The Power of Information

National Drinking Water Database


Dichloroacetic acid in South Carolina


Dichloroacetic acid is a disinfection byproduct regulated by EPA as one of five haloacetic acids that are formed when chlorine, chloramines or other disinfectants react with organic and inorganic matter in water. [read more]

The Most Polluted Communities in South Carolina

6 water utilities reported detecting Dichloroacetic acid in tap water since 2004, according to EWG's analysis of water quality data supplied by state water agencies

Ranked by highest average Dichloroacetic acid level

RankSystem Population Served Positive test results of total reported tests Average Level
(Range)
1Bjw&sa
Beaufort, SC
56,24225 of 494.61 ppb
(0 to 23.78 ppb)
2City of North Augusta
N Augusta, SC
25,5815 of 223.15 ppb
(0 to 20.38 ppb)
3Isle of Palms W/S Comm
Isle Of Palms, SC
9,9931 of 122.42 ppb
(0 to 29 ppb)
4Anderson Regional Wtr Sy
Anderson, SC
101 of 122.1 ppb
(0 to 25.26 ppb)
5City of Abbeville
Abbeville, SC
6,1201 of 121 ppb
(0 to 12 ppb)
6Westinghouse/Srs A-Area
SC
12,2044 of 110.36 ppb
(0 to 1 ppb)

Health Based Limits for Dichloroacetic acid

StandardDescriptionLevel
Maximum Contaminant Limit Goal (MCLG)A non-enforceable health goal that is set at a level at which no known or anticipated adverse effect on the health of persons occurs and which allows an adequate margin of safety. Source: U.S. Environmental Protection Agency.0 ppb
One in one million (10-6) Cancer RiskThe concentration of a chemical in drinking water corresponding to an excess estimated lifetime cancer risk of 1 in 1,000,000. Source: U.S. Environmental Protection Agency.0.7 ppb
Maximum Contaminant Limit (MCL)The enforceable standard which defines the highest level of a contaminant that is allowed in drinking water. MCLs are set as close to health-based limits (Maximum Contaminant Level Goals, or MCLGs) as feasible using the best available analytical and treatment technologies and taking cost into consideration. Source: U.S. Environmental Protection Agency.60 ppb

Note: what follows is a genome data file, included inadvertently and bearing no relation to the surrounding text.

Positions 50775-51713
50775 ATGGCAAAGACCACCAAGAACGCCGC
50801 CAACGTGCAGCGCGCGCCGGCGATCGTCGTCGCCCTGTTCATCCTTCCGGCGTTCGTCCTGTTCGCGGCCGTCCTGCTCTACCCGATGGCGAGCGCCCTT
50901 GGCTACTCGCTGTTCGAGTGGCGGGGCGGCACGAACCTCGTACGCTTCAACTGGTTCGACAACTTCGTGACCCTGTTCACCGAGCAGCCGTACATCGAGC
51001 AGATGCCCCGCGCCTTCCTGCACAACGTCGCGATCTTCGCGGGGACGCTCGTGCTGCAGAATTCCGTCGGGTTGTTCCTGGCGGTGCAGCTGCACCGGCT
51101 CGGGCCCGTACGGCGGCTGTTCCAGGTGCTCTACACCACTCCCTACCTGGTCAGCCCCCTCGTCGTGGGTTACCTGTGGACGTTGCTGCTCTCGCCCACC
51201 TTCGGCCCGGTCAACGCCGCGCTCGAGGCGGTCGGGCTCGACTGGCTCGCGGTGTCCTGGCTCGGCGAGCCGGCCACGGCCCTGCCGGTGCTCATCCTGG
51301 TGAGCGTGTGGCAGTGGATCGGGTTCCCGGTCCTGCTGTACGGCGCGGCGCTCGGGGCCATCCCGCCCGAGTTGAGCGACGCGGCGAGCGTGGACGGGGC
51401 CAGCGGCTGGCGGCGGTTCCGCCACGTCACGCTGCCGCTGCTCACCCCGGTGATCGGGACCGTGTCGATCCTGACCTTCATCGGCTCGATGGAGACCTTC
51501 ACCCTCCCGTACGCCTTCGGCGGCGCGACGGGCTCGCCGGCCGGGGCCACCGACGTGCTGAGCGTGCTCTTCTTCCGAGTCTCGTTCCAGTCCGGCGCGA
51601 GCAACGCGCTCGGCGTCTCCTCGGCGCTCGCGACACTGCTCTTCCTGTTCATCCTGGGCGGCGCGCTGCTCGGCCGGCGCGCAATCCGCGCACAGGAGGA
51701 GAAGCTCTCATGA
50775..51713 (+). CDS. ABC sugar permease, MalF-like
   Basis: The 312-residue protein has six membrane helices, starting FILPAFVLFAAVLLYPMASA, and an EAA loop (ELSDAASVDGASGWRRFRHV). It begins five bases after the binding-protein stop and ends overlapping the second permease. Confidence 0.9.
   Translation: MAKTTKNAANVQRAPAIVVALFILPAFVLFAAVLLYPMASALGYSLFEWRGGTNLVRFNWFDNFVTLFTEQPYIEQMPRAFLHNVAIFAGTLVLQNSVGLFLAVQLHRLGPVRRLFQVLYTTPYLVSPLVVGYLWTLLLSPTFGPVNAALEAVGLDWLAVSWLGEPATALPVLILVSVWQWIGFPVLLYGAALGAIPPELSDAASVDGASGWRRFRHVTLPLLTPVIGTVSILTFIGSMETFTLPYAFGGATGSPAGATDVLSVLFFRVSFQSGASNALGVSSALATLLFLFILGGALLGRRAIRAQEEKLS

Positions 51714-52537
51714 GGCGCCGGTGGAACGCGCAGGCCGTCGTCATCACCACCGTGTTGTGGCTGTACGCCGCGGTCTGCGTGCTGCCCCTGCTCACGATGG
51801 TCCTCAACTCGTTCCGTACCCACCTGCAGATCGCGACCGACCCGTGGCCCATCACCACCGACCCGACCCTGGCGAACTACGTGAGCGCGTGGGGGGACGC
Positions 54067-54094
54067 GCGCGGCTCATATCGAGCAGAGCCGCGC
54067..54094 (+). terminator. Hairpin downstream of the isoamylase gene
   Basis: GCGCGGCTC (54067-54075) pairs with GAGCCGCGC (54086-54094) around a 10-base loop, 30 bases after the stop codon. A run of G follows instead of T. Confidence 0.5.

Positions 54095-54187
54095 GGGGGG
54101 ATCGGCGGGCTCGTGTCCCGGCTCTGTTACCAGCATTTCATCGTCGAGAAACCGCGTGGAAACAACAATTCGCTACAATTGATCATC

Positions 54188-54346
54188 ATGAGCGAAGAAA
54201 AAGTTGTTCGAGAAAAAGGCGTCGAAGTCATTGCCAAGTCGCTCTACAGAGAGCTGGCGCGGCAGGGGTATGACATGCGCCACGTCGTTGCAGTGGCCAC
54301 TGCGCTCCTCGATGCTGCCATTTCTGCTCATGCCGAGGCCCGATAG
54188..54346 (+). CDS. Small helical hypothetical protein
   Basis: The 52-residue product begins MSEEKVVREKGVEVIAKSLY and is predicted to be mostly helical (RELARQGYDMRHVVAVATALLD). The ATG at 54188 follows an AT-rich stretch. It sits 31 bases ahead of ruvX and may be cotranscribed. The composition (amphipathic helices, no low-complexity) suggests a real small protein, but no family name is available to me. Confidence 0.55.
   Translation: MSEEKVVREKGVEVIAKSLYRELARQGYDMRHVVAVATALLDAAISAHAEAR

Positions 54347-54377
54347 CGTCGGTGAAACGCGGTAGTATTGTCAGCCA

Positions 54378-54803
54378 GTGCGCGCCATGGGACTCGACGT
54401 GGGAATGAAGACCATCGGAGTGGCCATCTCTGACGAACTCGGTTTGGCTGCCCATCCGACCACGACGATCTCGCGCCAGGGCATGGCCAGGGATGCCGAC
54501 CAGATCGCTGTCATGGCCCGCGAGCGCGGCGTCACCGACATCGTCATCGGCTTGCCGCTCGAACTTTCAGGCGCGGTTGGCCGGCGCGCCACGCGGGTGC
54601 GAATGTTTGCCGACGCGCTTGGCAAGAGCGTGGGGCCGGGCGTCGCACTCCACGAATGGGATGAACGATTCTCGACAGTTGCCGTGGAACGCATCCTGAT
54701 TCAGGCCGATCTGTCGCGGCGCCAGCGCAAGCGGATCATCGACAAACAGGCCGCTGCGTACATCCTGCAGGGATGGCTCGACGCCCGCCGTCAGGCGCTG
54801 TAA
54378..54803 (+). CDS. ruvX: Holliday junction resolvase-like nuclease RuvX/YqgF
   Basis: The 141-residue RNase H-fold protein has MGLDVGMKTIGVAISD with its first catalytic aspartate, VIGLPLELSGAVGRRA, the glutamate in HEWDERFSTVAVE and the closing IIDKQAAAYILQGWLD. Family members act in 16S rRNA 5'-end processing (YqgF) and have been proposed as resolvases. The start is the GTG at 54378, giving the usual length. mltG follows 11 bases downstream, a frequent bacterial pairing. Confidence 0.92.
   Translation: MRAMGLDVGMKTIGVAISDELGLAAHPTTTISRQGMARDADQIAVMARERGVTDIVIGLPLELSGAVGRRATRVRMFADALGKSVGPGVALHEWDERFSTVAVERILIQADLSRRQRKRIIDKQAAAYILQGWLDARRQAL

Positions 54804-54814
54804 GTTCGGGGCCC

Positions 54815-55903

One in ten thousand (10-4) Cancer RiskThe concentration of a chemical in drinking water corresponding to an excess estimated lifetime cancer risk of 1 in 10,000. Source: U.S. Environmental Protection Agency.70 ppb
Drinking Water Equivalent LevelA lifetime exposure concentration protective of adverse, noncarcinogenic health effects, that assumes all of the exposure to a contaminant is from drinking water. Source: U.S. Environmental Protection Agency.100 ppb
Children's health-based limit for 1-day exposureConcentration of a chemical in drinking water that is not expected to cause any adverse, noncarcinogenic health effects for up to one day of exposure. The One-Day health-based limit (or Health Advisory, HA) is typically set to protect a 10-kg child consuming 1 liter of water per day. Source: U.S. Environmental Protection Agency.5000 ppb
Children's health-based limit for 10-day exposureConcentration of a chemical in drinking water that is not expected to cause any adverse, noncarcinogenic effects for up to ten days of exposure. The Ten-Day health-based limit (or Health Advisory, HA) is typically set to protect a 10-kg child consuming 1 liter of water per day. Source: U.S. Environmental Protection Agency.5000 ppb

Violation Summary for Dichloroacetic acid in South Carolina

There are no violations reported for this contaminant in South Carolina